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The Center Cannot Hold: Five Takeaways From Hawks-Blazers

Just because it came down to the wire in overtime doesn’t mean it was a well-played game

(AP Images)
(AP Images)

The Blazers missed Mason Plumlee on Monday. With the newly acquired Jusuf Nurkic watching in street clothes and not set to join the team until Wednesday, the Blazers were dangerously thin in the middle in the first game without their former starting center. However, even without either big man, the way the Blazers lost to the Hawks showed why their front office felt it had to make a trade. It’s not easy to lose a game when you grab 22 offensive rebounds, hold the other team to 38.6 percent shooting, and limit its bench to 14 points, but Portland found a way, losing 109–104 in overtime to Atlanta.

Like the Blazers, the Hawks are still trying to figure out their identity after they traded away one of their key pieces, Kyle Korver, a little over a month ago. The team that won 60 games and sent four players to the All-Star Game in 2015 is almost completely gone, with Paul Millsap the only member of the starting five left standing — and he has been heavily involved in trade rumors for months. Though he is set to become an unrestricted free agent in the offseason, the Hawks are now firmly denying they will move Millsap at next week’s trade deadline. In holding on, they run the risk of losing him for nothing just as they lost Al Horford.

With the win, the Hawks moved into a tie with the reeling Raptors for the no. 4 seed in the Eastern Conference, but they still have a negative point differential on the season. The Blazers, meanwhile, are now two games out of the no. 8 seed out West. Missing the playoffs would be a humbling fall for a franchise that made the second round last season and thought it was on the verge of becoming a perennial contender. The next few months will be crucial for both teams, and there were plenty of clues Monday for how things might go. Here are five takeaways from a game that wasn’t lacking for drama, even if it wasn’t particularly well played.

1. Managing Dwight Howard’s Decline

Howard has been a good soldier in his first season in Atlanta, even though he has almost exactly the same usage rate (18.8) as he did in his final season in Houston (18.4), where he repeatedly clashed with James Harden about his role in the offense. At 31 years old, in his 13th season in the NBA, Howard is no longer the physical marvel he once was, and he seems to be coming to terms with that decline. The Hawks don’t feature him much in the post, nor should they, when he’s in only the 23rd percentile of post scorers in the league, averaging 0.8 points per possession with his back to the basket:

You can see the decline in his physical ability on the defensive end of the floor, as well. Howard is still a good athlete, but the days of him getting down into a defensive stance and flying around the floor like a much smaller player are over. The Hawks have to be much more conservative in how they use him in pick-and-roll defense than the Magic did when he was winning Defensive Player of the Year awards. Watch how easily Damian Lillard blows by Howard when he gets switched onto him coming off a screen. Catch Howard on the wrong night and he looks like an old man trying to take it easy on his back as he struggles through a round of golf:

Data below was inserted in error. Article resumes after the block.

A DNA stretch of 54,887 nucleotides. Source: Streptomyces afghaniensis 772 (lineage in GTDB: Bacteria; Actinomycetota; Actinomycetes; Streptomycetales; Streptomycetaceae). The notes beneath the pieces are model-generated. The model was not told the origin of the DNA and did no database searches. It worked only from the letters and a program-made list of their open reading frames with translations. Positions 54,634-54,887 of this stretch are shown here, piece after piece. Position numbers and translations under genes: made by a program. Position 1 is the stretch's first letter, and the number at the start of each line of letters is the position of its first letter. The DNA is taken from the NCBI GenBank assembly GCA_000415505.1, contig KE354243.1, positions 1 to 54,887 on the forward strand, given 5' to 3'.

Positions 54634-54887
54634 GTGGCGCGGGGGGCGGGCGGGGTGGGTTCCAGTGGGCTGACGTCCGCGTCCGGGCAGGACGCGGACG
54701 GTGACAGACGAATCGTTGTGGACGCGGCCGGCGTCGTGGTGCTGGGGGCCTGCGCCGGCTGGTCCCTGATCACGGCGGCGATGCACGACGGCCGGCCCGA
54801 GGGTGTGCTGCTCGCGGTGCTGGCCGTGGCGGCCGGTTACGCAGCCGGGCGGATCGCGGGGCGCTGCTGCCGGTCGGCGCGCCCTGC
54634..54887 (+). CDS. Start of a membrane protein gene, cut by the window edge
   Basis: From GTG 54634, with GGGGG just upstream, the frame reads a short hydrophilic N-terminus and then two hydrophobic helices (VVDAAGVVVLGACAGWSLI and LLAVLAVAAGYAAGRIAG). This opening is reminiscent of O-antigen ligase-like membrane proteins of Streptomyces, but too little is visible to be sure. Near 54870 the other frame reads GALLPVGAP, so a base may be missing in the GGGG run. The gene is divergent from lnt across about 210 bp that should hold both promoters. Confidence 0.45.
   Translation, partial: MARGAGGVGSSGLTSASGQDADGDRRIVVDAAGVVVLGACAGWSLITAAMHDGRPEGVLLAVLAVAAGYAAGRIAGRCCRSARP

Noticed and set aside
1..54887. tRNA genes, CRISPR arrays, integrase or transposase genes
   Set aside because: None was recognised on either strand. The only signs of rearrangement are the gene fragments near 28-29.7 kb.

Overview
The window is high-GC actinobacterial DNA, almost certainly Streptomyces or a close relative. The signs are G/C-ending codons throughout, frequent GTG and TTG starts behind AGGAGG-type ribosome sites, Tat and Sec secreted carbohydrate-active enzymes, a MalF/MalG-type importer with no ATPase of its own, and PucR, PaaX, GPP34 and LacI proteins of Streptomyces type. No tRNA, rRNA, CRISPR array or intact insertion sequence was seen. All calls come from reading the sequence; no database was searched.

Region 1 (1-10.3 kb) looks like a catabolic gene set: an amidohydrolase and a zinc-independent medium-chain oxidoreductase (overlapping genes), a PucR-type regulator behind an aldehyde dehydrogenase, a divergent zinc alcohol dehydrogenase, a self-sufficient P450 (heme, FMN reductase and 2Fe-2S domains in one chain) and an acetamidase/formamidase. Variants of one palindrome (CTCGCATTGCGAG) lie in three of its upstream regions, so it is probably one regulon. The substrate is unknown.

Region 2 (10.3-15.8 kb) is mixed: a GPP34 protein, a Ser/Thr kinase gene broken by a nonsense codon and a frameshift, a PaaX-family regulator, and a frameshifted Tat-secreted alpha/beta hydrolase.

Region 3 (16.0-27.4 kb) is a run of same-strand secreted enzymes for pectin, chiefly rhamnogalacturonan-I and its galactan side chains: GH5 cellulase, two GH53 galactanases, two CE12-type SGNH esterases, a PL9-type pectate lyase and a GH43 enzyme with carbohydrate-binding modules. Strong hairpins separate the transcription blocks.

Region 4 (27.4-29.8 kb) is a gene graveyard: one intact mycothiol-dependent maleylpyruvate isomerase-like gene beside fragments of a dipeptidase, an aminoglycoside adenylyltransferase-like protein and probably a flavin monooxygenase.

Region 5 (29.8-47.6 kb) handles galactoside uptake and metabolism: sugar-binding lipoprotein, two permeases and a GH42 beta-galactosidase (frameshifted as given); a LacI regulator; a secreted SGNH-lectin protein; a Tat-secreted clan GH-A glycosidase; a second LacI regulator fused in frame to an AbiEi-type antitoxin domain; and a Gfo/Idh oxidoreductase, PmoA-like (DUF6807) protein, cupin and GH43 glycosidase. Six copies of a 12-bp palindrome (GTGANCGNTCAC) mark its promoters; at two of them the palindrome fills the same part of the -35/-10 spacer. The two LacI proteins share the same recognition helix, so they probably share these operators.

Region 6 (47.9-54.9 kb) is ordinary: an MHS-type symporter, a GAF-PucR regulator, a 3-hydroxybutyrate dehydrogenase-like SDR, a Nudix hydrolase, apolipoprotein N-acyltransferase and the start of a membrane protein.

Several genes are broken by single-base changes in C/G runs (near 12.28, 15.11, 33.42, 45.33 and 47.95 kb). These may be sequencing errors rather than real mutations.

However, for as bad as Howard looks at times, he’s still remarkably productive. He had 19 points, 16 rebounds, and four blocks on 5-of-7 shooting going up against a depleted Blazers front line, and the Hawks were almost helpless on the boards when he wasn’t in. Howard has become the player the Rockets always wanted him to be, an über role player who sets screens, rolls to the rim, crashes the boards, and patrols the paint. He’s no longer the dominant player he was in his prime, but he’s declining from such a peak that he can still be a really good NBA center for a while longer.

2. The Hawks Went Super Small Late

Howard was very effective against the Blazers, but the Hawks won the game by taking him out. Atlanta players other than Tim Hardaway Jr. shot 4-of-19 from 3 on Monday, so the only way Mike Budenholzer could create any floor spacing was by sliding Millsap to the 5 and playing four perimeter players around him. That was the key to the Hawks’ comeback in the final two minutes of overtime, when they played Millsap with Dennis Schroder, Kent Bazemore, Hardaway, and rookie Taurean Prince. With five Blazers defenders forced to spread out on the perimeter, there was no second line of defense when Schroder got to the rim:

Atlanta has the 25th-rated offense in the NBA this season, scoring 103.3 per 100 possessions, but according to NBA Wowy, that number shoots up to 113.2 (which would put it behind only the Warriors over the course of the season) when Millsap plays at the 5. However, the edge the lineup creates on offense is equalized by the compromises it creates defensively: With Millsap at center, the Hawks’ defensive rating plummets from 103.3 (fifth in the league) to 113.5 (which would be dead last over the entire season). Millsap is a good defensive player, but he’s not as good a rim protector or perimeter defender as Draymond Green, making the Hawks’ Lineup of Death as dangerous to themselves as it is to other teams.